With India’s ruling Hindu nationalists headed for a stunning election victory on Thursday, Prime Minister Narendra Modi’s powerful right-hand man, Amit Shah, could reap his reward as a potential home minister, an analyst and a party official said.
Shah, who has long been Modi’s backroom strategist, helped run one of India’s most divisive election campaigns over the past six weeks to rouse the Bharatiya Janata Party’s nationalist base and overcome the loss of key state elections in December.
Their efforts blunted voter discontent at lack of jobs and farm distress by portraying the opposition as weak and indecisive at best and at worst, appeasing minority Muslims and arch-foe Pakistan, to deftly exploit national security fears.
“Modi and Shah work in tandem,” said a BJP official who has worked closely with the steely-eyed 54-year-old Shah.
“There is no doubt that Modi is India’s most popular leader and national figure. Translating his personal popularity into a political victory…requires planning and execution to the last detail. Shah has done that to near perfection.”
Vote-counting trends suggest Modi’s ruling alliance could win an even bigger parliamentary majority than in 2014, showing that the BJP not only held the northern heartland but made huge gains in the east, a political strategy that Shah launched.
Now his reward could be a top government post, probably the federal home, or interior, ministry, bringing vast powers over security forces and domestic intelligence, said political analyst Nilanjan Mukhopadhyay.
“From a backroom guy who was a bit diffident about all the charges pending against him, Amit Shah’s transition is complete. He is now the legitimised inheritor of Modi’s legacy.”
Modi ran the government for five years with unquestioned authority while Shah, a Hindu hardliner who also hails from the prime minister’s home state of Gujarat, presided over the BJP with an iron hand, as its chief.
For more than a year, he focused propaganda efforts on the eastern state of West Bengal, which is ruled by a firebrand regional leader supported by the state’s Muslims.
Shah fuelled nationalist sentiment by accusing his rivals of appeasing Muslims with funding for clerics and religious schools that turned the state into a replica of neighbouring Bangladesh, a Muslim-majority country and source of illegal immigrants.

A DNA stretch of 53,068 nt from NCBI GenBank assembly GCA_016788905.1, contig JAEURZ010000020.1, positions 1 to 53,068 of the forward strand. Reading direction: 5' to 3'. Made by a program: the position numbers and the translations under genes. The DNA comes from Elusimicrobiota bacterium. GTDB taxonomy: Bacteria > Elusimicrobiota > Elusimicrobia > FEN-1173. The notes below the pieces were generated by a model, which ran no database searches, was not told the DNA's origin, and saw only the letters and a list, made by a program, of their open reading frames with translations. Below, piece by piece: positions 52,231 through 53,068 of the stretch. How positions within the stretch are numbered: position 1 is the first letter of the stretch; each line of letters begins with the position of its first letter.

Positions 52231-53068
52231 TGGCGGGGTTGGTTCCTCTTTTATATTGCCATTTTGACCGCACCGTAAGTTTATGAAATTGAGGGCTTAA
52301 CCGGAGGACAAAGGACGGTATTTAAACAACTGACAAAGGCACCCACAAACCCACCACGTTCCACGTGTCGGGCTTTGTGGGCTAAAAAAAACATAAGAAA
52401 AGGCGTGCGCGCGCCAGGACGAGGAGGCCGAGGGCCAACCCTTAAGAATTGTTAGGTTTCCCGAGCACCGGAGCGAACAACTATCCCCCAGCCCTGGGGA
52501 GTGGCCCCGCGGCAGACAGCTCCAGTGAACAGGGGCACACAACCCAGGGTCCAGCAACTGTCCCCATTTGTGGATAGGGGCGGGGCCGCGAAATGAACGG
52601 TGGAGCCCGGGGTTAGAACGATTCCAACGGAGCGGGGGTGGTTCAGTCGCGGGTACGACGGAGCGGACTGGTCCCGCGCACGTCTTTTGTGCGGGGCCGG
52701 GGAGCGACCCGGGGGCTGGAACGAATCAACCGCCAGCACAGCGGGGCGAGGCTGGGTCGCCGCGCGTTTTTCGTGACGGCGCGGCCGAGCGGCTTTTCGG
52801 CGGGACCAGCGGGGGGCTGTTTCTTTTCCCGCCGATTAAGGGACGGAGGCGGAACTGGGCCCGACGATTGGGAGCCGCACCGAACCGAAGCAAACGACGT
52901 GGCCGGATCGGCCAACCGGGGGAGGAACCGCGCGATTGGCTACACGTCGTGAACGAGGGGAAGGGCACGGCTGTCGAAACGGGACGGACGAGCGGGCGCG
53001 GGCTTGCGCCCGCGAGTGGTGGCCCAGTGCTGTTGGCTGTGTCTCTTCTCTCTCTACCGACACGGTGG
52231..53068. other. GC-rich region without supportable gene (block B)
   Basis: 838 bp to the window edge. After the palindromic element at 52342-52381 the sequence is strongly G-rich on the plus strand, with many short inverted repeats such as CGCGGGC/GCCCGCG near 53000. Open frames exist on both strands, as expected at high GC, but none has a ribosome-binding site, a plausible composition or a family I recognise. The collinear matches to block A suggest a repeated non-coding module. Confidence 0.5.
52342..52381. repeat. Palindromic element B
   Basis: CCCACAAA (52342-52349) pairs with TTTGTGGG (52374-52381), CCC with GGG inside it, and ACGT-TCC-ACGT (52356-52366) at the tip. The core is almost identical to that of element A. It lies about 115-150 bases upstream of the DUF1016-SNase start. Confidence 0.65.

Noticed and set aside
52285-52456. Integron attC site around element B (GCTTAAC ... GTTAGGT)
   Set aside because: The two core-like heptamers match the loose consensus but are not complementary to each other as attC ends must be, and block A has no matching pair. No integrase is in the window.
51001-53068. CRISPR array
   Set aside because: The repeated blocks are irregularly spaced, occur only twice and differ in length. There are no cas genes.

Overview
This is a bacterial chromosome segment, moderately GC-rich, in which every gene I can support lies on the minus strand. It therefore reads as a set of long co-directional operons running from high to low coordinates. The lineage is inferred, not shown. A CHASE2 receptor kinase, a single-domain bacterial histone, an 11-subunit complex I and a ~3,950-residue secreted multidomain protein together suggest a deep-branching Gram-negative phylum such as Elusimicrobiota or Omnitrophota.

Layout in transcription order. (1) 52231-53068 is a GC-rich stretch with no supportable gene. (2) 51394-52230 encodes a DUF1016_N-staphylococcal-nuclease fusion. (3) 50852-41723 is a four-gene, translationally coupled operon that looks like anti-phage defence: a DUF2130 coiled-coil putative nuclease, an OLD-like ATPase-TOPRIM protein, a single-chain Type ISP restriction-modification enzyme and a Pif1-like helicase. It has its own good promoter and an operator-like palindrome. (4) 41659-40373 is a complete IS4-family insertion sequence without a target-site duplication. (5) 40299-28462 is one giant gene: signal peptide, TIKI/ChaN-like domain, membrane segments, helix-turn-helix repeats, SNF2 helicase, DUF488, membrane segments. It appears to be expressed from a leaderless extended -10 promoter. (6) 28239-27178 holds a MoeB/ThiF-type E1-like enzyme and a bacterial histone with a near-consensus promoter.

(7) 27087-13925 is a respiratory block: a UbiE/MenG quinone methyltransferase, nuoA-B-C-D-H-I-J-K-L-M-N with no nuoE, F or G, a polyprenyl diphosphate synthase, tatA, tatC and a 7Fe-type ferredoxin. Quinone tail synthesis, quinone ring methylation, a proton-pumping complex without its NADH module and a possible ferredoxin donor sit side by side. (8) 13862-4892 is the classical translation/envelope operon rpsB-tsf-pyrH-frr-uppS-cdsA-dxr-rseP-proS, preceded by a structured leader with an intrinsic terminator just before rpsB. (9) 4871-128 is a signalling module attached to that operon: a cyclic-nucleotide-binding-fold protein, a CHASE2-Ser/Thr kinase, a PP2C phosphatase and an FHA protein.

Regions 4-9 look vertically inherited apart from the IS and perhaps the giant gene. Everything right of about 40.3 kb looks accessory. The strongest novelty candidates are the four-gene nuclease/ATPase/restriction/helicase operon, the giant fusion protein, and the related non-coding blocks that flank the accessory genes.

“The BJP may just have cracked open the formula to winning over Bengali votes, and the credit is Shah’s,” said Sandeep Shastri, pro vice chancellor of Jain University in the southern city of Bengaluru.
Shah kicked off a campaign last month against Muslim immigrants, likening them to termites while backing citizenship measures for Buddhists, Hindus and Sikhs from neighbouring countries of Afghanistan, Bangladesh and Pakistan.
Then he mocked Rahul Gandhi, the chief of the biggest opposition Congress party, for choosing to run from a Muslim-dominated constituency in Kerala.
“When a procession is taken out there, it is difficult to make out whether it is an Indian or a Pakistani procession,” he said, sparking renewed accusations that Muslims were not seen as citizens.
Critics have long accused the BJP of a deep-seated hostility against India’s 180 million Muslims. The party denies any bias but says it opposes appeasement of any community.
“Amit Shah represents the sinister face of muscular politics that has zero respect for communal harmony, institutional integrity and fair play,” said Congress spokesman Sanjay Jha.
Shah’s office did not respond to a request for an interview or comments. But party spokesman GVL Narasimha Rao said the opposition had built its campaign on charges against Shah that had not stuck.
“The election is a slap for the abusive opposition that made baseless charges and spread lies,” he added.